Well the week lapse really puts into high relief the oddness of HBO’s machinations and the On-Demand mess they have created. If you want to see our commentary on Episode #43 please look here, there, and yonder. For some extra tidbits and our more thematic discussions please see this and that. Plus check out our interview with David Simon. Continue below for some words on #44.
This week the wheels of the show’s narrative machine were switched, it seems, into the next gear, bringing various characters into contact with one another (Daniels and Carcetti is a pretty rich one, while Randy and Herc seems like a disaster waiting to happen), and slowly evolving the larger story line for our heroes, the children. Randy’s truth-telling being mishandled by the hot-headed Herc is frustrating just for how bungling the police can be, while Bunk’s ire-inducing persona messed that whole subplot of finding Lex and his killer even further. Namond again showed himself unprepared for the struggle of the game, while Michael stayed relatively quiet, though his excellent homework was something to note. Carcetti’s do-gooderness was shown in his observations of the police ComSat meeting, his admiration for Daniels both on the podium and out on the field not going unnoticed, though the impossibility of his raising Daniels to Commander was seemingly made clear. Cutty further redeemed himself, which is good because he is one of my favorites, although stepping into the fray between Sharrod and Namond seemed ill-thought-out, as Michael curtly opined. It was hard to tell whether Michael’s scowl at the end of Cutty’s awkward apology for sleeping with his charges’ mothers was a show of grudging respect or further suspicion. Bunny’s classroom seems fairly hopeless, a point pounded home when the sociologist called the mess “fascinating.” Meanwhile, Prez finally figured out a way to trick his students into learning, and his discovery of the updated textbooks and a computer held resonance with McNulty’s discovery of snooping equipment mouldering in the supply stacks of the police department.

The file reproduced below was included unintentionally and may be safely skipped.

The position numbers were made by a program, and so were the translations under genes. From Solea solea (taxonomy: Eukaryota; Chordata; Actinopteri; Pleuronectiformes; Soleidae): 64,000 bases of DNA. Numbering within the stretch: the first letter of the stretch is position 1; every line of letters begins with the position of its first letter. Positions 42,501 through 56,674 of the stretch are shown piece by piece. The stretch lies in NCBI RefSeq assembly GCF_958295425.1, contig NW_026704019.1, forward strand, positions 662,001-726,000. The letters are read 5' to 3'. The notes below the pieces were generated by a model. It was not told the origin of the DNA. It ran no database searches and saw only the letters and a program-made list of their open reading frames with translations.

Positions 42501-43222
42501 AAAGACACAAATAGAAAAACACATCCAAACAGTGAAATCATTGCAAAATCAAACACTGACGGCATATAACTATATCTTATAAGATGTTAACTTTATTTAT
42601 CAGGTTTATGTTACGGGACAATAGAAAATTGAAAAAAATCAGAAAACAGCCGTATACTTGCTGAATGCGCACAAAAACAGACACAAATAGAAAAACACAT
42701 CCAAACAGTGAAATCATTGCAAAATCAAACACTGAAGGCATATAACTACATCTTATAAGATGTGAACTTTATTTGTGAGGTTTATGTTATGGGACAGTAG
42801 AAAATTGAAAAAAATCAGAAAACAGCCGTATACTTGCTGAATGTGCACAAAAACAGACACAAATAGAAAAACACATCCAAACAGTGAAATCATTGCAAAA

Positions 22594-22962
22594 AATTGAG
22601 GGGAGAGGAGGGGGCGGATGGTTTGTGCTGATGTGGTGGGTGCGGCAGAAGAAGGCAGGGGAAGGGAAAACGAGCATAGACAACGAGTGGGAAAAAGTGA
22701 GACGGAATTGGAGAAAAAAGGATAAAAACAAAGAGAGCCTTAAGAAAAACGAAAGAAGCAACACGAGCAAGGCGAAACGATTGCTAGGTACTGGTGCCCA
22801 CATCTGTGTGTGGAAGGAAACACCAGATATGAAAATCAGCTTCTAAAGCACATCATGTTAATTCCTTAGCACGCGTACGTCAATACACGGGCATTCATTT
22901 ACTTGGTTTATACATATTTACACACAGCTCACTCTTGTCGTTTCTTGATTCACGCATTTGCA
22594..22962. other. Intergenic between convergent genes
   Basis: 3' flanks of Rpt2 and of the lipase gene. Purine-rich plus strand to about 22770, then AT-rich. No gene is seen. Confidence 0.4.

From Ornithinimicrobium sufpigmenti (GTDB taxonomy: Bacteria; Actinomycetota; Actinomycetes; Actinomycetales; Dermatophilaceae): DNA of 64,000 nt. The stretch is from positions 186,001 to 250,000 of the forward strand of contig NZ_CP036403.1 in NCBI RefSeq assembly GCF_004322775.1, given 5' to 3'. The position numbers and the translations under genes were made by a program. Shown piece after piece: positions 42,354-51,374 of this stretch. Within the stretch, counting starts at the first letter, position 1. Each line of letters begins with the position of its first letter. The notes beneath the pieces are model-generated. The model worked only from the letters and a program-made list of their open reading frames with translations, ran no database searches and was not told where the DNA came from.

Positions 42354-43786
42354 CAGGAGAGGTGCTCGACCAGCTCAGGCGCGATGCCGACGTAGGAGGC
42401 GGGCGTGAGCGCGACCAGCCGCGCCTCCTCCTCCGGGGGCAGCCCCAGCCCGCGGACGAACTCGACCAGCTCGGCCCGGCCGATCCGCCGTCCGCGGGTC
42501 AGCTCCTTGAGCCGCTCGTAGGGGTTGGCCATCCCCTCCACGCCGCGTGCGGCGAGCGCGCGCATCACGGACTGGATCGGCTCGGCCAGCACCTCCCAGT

Above all, I think the heartbreak of this week was in watching Bubbles, who I think too often is reduced to a one-note good-hearted-yet-tragic character, transformed into a complex and caring figure fighting from the bottom but encountering unending roadblocks. His concern for Sharrod is doubly touching when we recall that Bubbles has a child of his own that his addiction and his poverty have disallowed him from knowing. Not only that, but Sharrod’s companionship provided Bubbles with a sense of purpose in teaching, mentoring, and frankly in making more money. Of course the one time Sharrod should have aided Bubbles, he shrank back and watched his would-be caretaker take a beating.
One wonders how Bubbles got along for so long running his little business without attracting the attentions of the sort of thief he’s now got shadowing him all the time. Worse still, Sharrod is not only slangin but also using, which breaks a Crack Commandment (never get high on your own supply), and stirs up images of Cutty’s unpleasant and abortive re-entry into the game, not to mention the addictions of Wallace and D’Angelo, none of which ended well for those characters. Seeing Bubbles in his ill-fitting jacket and tie talking to the school’s principal is all the more difficult because it seems as though, despite his altruism toward Sharrod, he no longer harbors any desire to get back into rehab or give up using. The marks on his face are permanent. One wonders too why he has not sought to reach out to his ally on the police force in Greggs, but more about her in a moment.
The “bad cop” who harasses Bubbles when he is asking for help keeps showing up at the wrong time for everyone, and I wonder what his function is meant to be. He abuses, steals, and mishandles seemingly every encounter he has, always looking for the little guy (literally, when dealing with the kids, and figuratively, in harassing the hapless Bubbles) merely to push around and assert authority. The boneheads Carcetti rides around with for a night, as well as Herc, also display aspects of ineptitude and waste-of-time police nonsense (Herc seems unconcerned with solving crimes in the face of covering his ass), but this “bad cop” figure shows the worst aspects all the time. We know good police like McNulty are out there using their heads, but it seems like the deck is stacked against real police efficiency and intelligent work, despite the hopes of Carcetti and the singular, intense strategies of people like Daniels.
If there was a “good cop” this episode, it was Greggs, whose stellar casework and scene investigation made for a thrilling discovery scene while proving that she can handle homicides as well as the veterans. Her one-woman raid on that house where the target-practicing-accidental-witness-murderer resided also provided a moment of real heart-pounding anxiety. I thought immediately of her previous disastrous brush with criminals while on her own, but it showed her courage has not diminished. Her character this season is an odd mish-mash. For most of the season she has been a pawn in the witness dust-up, getting mired in police and city politics while she could have been solving cases. Now she has cleared the witness case, but she doesn’t seem involved particularly in any of the larger narratives of the season. I wonder if she will develop a larger role as the season progresses, or if she’ll remain present, but unimportant to the big picture. It seems a shame to string her along merely for continuity’s sake, when she could be an active participant in the larger story. Perhaps Bubbles will reach out to her for help. He certainly needs someone to rely on.